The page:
I'm rereading The Lord of the Rings right now. One of the great things about it are the little gems of wisdom that are embedded throughout. I started thinking about the Utopian impulse among home schoolers after reading this quote. When fleeing the Shire, Frodo is talking to Gildor the Elf :
"I knew that danger lay ahead, of course; but I did not expect to meet it in our own Shire. Can't a hobbit walk from the Water to the River in peace?""But it is not your own Shire," said Gildor. "Others dwelt here before hobbits were; and others will dwell here again when hobbits are no more. The wide world is all about you: you can fence yourselves in, but you cannot forever fence it out."
One of the debates in home school circles is to what extent does one engage in the very disturbed world, and to what extent does one just separate oneself and try to live rightly, thus avoiding the deleterious effects of much of the world's evils. There are some who seem to think that if you withdraw to the country, turn off the t.v, and try to create a perfect environment in the home, you will avoid the worst ills of the world. We've been homeschooling for sixteen years. All I can say from my observation is that such a desire is a pipe-dream.
The problem is, of course, you take the basis for the ills with you, and so you will discover them in your "paradise." Even in LotR itself the evils in the Shire do not come completely from outside. It took Sharky's arrival to foment the latent depths of evil that already existed in the heart of the Shire, but the evil was already there, hidden by the bourgeois normalcy of life in the Shire.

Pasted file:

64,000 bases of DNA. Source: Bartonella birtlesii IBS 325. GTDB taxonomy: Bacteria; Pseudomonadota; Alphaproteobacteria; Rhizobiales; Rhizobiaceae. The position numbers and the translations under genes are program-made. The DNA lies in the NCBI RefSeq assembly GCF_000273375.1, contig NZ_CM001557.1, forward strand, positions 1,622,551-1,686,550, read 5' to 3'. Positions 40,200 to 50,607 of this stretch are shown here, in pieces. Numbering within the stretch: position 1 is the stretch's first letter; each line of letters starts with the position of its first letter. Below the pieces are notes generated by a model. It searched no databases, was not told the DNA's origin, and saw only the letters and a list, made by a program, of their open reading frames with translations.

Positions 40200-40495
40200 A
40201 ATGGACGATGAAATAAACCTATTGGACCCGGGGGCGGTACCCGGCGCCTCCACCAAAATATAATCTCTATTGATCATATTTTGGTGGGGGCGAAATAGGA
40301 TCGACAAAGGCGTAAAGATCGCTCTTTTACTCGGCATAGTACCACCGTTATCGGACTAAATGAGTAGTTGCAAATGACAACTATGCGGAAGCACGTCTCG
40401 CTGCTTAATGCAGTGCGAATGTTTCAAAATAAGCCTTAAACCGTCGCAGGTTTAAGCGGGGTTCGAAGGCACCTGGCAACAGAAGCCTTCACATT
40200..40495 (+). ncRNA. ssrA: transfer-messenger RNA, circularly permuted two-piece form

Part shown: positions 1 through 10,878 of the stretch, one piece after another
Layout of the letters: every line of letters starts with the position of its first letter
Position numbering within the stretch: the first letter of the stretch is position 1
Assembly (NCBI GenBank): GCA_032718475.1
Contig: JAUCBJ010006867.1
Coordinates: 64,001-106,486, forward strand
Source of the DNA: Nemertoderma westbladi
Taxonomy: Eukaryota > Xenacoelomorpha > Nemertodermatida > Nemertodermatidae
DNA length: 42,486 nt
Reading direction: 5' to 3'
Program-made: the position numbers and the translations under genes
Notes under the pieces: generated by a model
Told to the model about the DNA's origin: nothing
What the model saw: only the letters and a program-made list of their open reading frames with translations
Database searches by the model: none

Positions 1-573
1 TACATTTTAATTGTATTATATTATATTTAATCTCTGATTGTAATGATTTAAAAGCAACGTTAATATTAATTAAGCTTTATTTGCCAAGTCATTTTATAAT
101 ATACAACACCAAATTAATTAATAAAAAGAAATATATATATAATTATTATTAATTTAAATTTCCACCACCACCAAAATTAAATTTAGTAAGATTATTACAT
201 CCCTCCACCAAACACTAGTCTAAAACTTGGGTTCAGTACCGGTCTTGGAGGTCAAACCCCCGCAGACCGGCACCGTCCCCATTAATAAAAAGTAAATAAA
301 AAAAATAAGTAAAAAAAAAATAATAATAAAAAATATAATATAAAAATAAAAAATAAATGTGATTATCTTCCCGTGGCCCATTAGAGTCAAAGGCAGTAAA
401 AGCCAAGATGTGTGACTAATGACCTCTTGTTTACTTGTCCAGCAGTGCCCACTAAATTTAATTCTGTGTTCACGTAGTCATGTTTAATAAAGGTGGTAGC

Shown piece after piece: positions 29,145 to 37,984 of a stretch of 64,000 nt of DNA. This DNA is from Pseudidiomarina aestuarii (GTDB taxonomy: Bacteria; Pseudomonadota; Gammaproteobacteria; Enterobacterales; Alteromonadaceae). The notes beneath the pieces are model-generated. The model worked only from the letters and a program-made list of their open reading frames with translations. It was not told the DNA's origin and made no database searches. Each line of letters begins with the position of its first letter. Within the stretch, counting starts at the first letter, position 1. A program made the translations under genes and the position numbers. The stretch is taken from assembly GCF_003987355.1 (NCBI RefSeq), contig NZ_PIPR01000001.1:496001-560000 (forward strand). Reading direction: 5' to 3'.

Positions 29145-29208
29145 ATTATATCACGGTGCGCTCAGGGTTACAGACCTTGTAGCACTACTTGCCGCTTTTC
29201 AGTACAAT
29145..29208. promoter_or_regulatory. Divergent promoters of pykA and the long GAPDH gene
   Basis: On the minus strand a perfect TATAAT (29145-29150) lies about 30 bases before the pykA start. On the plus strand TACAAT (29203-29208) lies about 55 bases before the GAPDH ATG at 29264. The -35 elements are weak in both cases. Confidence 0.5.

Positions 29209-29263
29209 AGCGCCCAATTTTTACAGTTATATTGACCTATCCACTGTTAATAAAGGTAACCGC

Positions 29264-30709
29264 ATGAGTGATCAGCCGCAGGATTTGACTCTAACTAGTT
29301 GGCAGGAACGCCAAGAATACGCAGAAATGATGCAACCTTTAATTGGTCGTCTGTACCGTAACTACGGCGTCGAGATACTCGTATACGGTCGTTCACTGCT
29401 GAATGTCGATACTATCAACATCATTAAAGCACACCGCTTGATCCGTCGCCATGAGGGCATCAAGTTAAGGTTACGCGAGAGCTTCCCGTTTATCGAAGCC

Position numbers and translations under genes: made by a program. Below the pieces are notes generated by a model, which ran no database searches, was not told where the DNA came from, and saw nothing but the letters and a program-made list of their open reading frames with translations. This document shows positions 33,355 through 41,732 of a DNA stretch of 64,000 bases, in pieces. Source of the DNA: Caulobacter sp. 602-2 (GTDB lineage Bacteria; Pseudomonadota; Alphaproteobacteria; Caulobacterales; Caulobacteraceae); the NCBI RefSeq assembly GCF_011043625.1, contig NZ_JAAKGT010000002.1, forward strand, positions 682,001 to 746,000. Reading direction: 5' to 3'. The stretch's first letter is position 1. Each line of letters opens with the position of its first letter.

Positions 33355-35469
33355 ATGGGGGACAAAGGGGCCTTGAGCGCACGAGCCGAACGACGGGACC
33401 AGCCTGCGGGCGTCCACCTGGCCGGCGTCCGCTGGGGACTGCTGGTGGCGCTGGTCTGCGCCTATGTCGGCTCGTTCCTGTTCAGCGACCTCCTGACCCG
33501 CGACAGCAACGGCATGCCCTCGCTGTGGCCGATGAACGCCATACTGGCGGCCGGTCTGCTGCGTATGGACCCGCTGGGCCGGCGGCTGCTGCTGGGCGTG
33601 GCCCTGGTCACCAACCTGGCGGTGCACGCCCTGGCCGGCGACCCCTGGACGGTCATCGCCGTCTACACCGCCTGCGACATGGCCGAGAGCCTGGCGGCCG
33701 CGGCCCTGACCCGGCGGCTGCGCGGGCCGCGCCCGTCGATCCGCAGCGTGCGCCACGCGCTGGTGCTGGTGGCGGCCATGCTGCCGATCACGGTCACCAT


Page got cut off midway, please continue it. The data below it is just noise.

I do think, though, that turning off the t.v., for the most part, living closer to the land, when possible, and doing things better at home are better for all involved. The kind of Catholic education and home environment homeschooling can provide is really better than the education one gets in a public school and, unfortunately, in many Catholic schools who seem to want to conform to the public school standard rather than dipping into the 2000 year tradition of Catholic eduction and culture. I also think we should not immerse ourselves in much of what the culture offers us as "entertainment." I know I'm more strict on this than most, but I've seen no great benefit in those who indulge in the sexually explicit and violent fair Hollywood offers to change my mind.
A robust Catholic education gives children an advantage over those who are simply immersed in the world when the flesh, the world and the devil strike, which they will--and hard.